Seven hundred Maryland residents showed up at hearings at the state capitol and in western Maryland to protest an industrial wind farm proposal they say would despoil the region’s mountaintops.
The proposed wind farm, which would be operated by an out-of-state company, would sit on 400 acres of currently undeveloped wilderness.
The controversial proposed development, just east of Cumberland near the narrow neck of the Maryland panhandle, would transform a pristine landscape of forests, lakes, and scenic mountain vistas into a site for electrical power generation with a web of transmission lines cutting through the wilderness.
“My forefathers enjoyed the mountain views, and so have I,” lifelong Garrett County resident Carl Lee told members of the Maryland Department of Natural Resources at a January 30 hearing in the western Maryland town of McHenry, according to the February 1 Salisbury Daily Times. “They ought to be preserved for my children and their children to continue to be enjoyed.”
Fearing a wave of more industrial wind farms once big wind companies get their foot in the door, Lee asked, “If we allow this to happen, who knows where it’s going to end? This is only the beginning.”
Also at the McHenry hearing, Charlie Ross, president and CEO of the Garrett County Chamber of Commerce, said industrial wind farms would hurt tourism and the regional economy, in addition to causing environmental degradation, according to the Daily Times report.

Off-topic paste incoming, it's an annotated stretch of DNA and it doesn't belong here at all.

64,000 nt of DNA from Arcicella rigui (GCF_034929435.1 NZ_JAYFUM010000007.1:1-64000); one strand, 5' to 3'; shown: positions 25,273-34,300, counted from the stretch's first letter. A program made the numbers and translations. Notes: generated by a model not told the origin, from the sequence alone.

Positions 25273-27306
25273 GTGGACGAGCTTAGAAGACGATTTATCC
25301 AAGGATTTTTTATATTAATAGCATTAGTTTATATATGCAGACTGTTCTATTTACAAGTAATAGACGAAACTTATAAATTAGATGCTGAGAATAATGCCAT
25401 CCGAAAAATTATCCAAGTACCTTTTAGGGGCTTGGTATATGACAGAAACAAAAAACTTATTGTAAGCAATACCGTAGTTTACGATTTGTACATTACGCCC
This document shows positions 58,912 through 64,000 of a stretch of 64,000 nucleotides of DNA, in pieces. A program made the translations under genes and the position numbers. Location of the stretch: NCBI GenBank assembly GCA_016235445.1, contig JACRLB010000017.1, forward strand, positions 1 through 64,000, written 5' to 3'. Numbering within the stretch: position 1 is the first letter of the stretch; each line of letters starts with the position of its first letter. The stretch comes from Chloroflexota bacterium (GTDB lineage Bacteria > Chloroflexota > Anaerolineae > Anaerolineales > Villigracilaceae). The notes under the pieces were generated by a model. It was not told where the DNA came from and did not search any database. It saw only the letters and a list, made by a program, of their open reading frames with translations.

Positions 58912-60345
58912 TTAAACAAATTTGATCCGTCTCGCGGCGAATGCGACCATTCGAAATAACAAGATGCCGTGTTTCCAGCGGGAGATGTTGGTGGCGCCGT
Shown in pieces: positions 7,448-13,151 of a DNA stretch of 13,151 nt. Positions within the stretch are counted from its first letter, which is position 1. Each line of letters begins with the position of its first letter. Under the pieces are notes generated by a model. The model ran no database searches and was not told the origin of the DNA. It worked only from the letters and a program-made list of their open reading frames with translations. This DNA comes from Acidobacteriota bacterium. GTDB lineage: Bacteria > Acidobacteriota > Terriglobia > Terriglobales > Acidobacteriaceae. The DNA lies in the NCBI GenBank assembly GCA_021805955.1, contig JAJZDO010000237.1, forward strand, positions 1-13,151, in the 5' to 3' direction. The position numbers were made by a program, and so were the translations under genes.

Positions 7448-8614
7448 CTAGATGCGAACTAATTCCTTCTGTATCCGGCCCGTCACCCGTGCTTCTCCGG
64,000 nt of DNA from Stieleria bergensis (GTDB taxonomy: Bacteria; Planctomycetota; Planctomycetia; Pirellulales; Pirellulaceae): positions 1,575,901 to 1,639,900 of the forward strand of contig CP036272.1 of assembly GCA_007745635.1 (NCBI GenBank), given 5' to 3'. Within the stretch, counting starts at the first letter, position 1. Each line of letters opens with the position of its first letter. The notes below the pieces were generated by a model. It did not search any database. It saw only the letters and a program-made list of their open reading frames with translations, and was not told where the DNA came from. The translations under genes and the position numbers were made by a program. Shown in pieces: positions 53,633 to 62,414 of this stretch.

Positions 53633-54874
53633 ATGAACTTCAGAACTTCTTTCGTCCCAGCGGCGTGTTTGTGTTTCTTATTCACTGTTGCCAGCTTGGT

Following the hearings, Garrett County commissioners voted unanimously to oppose any use of public land for wind power projects.
“Very little input was sought from the county regarding this proposal to put wind turbines on state land,” explained County Commissioner Lamont Pagenhardt. “We had very little information regarding the issue.
“As the commissioners began getting more information, we recommended that public hearings be allowed,” Pagenhardt added. “At the public hearings, it was clear there was tremendous opposition to the wind turbines. That land belongs to the people for recreation, hiking, scenic sightseeing, and other traditional uses. It should not be given to power companies.”
Beautiful Scenery at Risk
A map of wind power potential provided by the U.S. Energy Information Administration shows western Maryland is better suited than most places in the United States for wind energy production. However, the western Maryland controversy is typical of wind power production nationwide, as many of the few places where wind power is close to being economically feasible are scenic mountaintop ridges or beautiful near-shore seascapes.
John Dale Dunn, M.D., J.D. ([email protected]) is an emergency medicine faculty member at Carl R. Darnall Army Medical Center, Fort Hood, Texas and a policy advisory for The Heartland Institute and the American Council on Science and Health.